Rally speakers included Sarah Zarr, Students for Life of America/Students for Life Action; Senator Bryan Hughes, Heartbeat Bill Champion; Jason Jones, Movie To Movement; Rebecca Parma, Texas Right to Life; Allan Parker, Justice Foundation; Jason Vaughn, Young Republicans; Rachel Schroder, Students for Life of America; Heather Gardner, Central Texas Coalition; Joe Pojman, Texas Alliance for Life; Abby Johnson, And Then There Were None; and Mary Elizabeth Castle, Texas Values.
A statement from Texas Alliance for Life last night…
Today the Texas Senate gave final approval to the Human Life Protection Act, HB 1280 — one of Texas Alliance for Life’s top priorities — on an 19 to 12 vote. The House passed HB 1280 on an 81 to 61 vote on May 6. The bill now goes to Governor Greg Abbott who is expected to sign it into law.
The Human Life Protection Act is a complete ban on abortion, beginning at conception (fertilization), that goes into effect when and to the extent the Supreme Court overturns Roe v. Wade and Planned Parenthood v. Casey. Texas joins 10 states who have passed similar measures.
Sen. Angela Paxton (R-McKinney) is the Senate sponsor of HB 1280, and Rep. Giovanni Capriglione (R-Southlake) is the House author. Lt. Gov. Dan Patrick made the Human Life Protection Act one of his priority bills, assigning the low number SB 9 to the Senate bill, which was authored by Sen. Paxton.
HB 1280 is also supported by the State Republican Executive Committee and several other major pro-life organizations, including the Texas Catholic Conference of Bishops, Texans for Life Coalition, West Texans for Life, and others.
The passage of the Human Life Protection Act is especially significant in light of the recent announcement that the United States Supreme Court will consider the Dobbs v. Jackson Women’s Health Organization case in its next term. That case involves “whether all pre-viability prohibitions on elective abortions are unconstitutional.” Viability occurs as early as 22-23 weeks in pregnancy, meaning the State of Texas is currently prohibited from protecting tens of thousands of unborn babies from abortion every year who have substantial prenatal development. A decision in that case is expected in June 2022.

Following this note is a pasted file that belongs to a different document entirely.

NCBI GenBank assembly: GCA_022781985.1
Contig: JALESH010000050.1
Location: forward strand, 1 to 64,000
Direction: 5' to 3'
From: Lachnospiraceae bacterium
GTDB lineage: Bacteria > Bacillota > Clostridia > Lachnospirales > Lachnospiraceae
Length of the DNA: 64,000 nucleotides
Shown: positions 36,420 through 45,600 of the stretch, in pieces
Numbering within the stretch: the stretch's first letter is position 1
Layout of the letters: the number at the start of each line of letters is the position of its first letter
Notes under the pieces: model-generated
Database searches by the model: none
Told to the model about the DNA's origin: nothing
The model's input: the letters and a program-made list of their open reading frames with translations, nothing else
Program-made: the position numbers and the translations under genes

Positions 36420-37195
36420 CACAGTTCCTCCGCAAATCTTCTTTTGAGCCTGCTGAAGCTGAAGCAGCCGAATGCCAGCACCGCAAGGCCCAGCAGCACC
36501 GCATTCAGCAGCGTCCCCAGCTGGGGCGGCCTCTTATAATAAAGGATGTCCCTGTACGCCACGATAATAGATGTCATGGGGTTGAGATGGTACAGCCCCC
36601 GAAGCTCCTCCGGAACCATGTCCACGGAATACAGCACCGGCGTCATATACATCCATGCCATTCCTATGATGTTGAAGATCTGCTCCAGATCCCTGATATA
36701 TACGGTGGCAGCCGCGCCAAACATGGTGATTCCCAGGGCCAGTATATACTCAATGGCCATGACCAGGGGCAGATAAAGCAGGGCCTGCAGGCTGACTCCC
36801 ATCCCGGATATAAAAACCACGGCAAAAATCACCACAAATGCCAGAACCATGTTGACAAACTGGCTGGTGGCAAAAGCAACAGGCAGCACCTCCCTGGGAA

“We are extremely pleased at the passage of HB 1280. We commend Lt. Gov. Dan Patrick and Speaker Dade Phelan and thank those Senate and House members who supported this landmark bill,” said Dr. Joe Pojman, Texas Alliance for Life’s executive director. “To whatever extent the Supreme Court allows states to protect unborn babies from abortion — whether at 15 weeks, six weeks, or at conception — the Human Life Protection Act will go into effect to the same extent.”
The Supreme Court has agreed to hear a Mississippi abortion case that could spell the end of Roe v. Wade. Meanwhile, abortion restrictions are being signed into laws at an unprecedented rate. We look at the battle over abortion in 2021.
Mary Ziegler, legal historian and professor of law at the Florida State University College of Law. Author of “Abortion in America: A Legal History, Roe v. Wade to the Present” and “After Roe: The Lost History of the Abortion Debate.” (@maryrziegler)
Joan Biskupic, CNN legal analyst and Supreme Court biographer. Author of
many books, including “The Chief: The Life and Turbulent Times of Chief Justice John Roberts.” (@JoanBiskupic)
Elizabeth Nash, principal policy associate for state issues at the Guttmacher Institute. (@ElizNash)
Joe Pojman, executive director of the Texas Alliance for Life. (@joepojman)
Texas’ push to restrict abortion comes as abortion rights advocates and opponents set their sights on the Supreme Court after news landed last week that it had agreed to take up a Mississippi law that bans nearly all abortions after the 15th week of pregnancy.
Such tests of Roe were expected, particularly after then-President Donald Trump appointed three conservative justices to the Supreme Court.